The Land Registry in England and Wales has confirmed from yesterday, 27 July 2020 and until further notice, it will accept witnessed electronic signatures for registration of certain deeds (including transfers, leases and discharges and releases). This marks a further step forward from the recent announcement that deeds which had been signed using the “Mercury signing approach” (essentially adopting electronic images of witnessed ‘wet ink’ signatures) would be accepted for registration.
This recognises the need for a more streamlined and dynamic approach to virtual conveyancing, which has been highlighted during the outbreak of the Covid-19 pandemic. The Land Registry acknowledged it had fast-tracked work on electronic signatures to help customers working away from the office, but noted that the use of electronic signatures goes beyond addressing immediate issues and is a vital component of the increasingly online process for buying property.
The updated practice guide at Section 13
does not identify a preferred platform for obtaining electronic signatures, however the guidance stipulates several requirements, including:
- All the parties agree to the use of electronic signatures and a platform in relation to the deed;
- All parties must have conveyancers acting for them;
- A conveyancer is responsible for setting up and controlling the signing process through the signing platform; and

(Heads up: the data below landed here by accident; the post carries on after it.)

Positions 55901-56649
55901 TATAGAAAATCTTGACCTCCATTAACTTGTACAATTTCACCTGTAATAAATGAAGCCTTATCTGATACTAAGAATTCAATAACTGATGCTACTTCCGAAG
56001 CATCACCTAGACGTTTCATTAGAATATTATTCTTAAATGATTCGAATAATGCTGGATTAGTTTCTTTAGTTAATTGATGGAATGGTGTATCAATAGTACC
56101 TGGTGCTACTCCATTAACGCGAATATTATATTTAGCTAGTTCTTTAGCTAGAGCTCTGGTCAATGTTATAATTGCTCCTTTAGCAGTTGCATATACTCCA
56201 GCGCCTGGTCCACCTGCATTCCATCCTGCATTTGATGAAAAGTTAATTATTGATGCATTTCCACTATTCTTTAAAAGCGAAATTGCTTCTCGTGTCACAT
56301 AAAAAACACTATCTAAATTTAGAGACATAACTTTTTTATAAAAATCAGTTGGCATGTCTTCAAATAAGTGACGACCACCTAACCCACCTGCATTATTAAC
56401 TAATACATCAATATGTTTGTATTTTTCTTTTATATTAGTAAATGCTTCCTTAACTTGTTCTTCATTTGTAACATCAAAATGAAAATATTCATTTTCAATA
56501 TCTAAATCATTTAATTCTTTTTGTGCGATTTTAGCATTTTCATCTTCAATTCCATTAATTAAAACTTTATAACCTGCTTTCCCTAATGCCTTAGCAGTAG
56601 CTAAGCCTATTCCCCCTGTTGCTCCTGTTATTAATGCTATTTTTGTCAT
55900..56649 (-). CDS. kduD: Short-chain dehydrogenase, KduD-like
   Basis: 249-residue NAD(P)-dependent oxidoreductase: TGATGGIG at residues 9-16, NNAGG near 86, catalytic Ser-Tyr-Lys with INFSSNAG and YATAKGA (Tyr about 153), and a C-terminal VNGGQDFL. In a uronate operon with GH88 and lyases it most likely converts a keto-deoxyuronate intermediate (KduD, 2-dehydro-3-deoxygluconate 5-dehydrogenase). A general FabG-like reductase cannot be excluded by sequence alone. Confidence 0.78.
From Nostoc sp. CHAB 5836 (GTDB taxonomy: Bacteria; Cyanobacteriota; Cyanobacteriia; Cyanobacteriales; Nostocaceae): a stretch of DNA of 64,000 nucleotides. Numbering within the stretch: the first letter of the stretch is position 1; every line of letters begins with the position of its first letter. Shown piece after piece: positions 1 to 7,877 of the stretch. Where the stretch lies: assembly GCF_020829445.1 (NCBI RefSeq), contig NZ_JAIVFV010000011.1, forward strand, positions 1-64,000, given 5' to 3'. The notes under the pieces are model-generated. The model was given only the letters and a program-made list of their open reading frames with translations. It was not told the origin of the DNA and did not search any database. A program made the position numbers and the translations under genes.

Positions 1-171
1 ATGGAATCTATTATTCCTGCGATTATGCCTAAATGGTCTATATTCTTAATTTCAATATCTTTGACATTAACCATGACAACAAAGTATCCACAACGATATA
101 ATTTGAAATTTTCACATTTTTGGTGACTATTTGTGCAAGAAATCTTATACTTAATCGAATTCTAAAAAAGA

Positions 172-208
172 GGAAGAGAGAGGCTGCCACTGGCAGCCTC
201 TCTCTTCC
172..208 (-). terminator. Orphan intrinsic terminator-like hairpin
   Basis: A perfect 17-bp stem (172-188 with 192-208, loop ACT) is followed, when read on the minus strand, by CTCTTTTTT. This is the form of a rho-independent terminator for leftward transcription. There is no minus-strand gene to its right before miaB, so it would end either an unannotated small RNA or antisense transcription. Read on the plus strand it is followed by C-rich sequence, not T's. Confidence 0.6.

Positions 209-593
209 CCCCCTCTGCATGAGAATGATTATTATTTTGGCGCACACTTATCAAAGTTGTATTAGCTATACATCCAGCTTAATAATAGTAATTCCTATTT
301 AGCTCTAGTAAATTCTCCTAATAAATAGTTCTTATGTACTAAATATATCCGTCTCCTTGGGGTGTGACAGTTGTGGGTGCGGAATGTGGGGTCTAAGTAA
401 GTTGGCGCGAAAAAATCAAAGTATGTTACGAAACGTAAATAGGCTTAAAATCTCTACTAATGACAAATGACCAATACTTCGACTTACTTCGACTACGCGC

- Certain requirements relating to the signing and dating process.
The Case for Northern Ireland
There is already strong supporting evidence that a similar approach could be adopted in Northern Ireland.
The Land Registration (Electronic Communications) Order (Northern Ireland) 2011 (the “2011 Order”) has specifically validated use of electronic documents through an amendment to the Land Registration Act 1970 (the “1970 Act”). The 2011 Order further made provision for the use of ‘digital signatures’ in electronic documents created through the computer system operated by the Land Registry of Northern Ireland.
The Land Registry of Northern Ireland’s E-Registration platform is already well-adapted to the creation of electronic documents. Where an instance falls outside of the documents generated by the E-Registration platform, the 1970 Act (as amended) also states that applications can be recognised as ‘authorised dealings’ by a direction of the Registrar. There are various requirements in making such a direction under the 1970 Act, which includes consultation with the Law Society of Northern Ireland.
The Land Registry in Northern Ireland does not currently accept electronic signatures for registration. Given that the necessary statutory and practical mechanisms may already exist, is it time to follow the steps taken in England and Wales to implement this innovative approach?
While great care has been taken in the preparation of the content of this article, it does not purport to be a comprehensive statement of the relevant law and full professional advice should be taken before any action is taken in reliance on any item covered.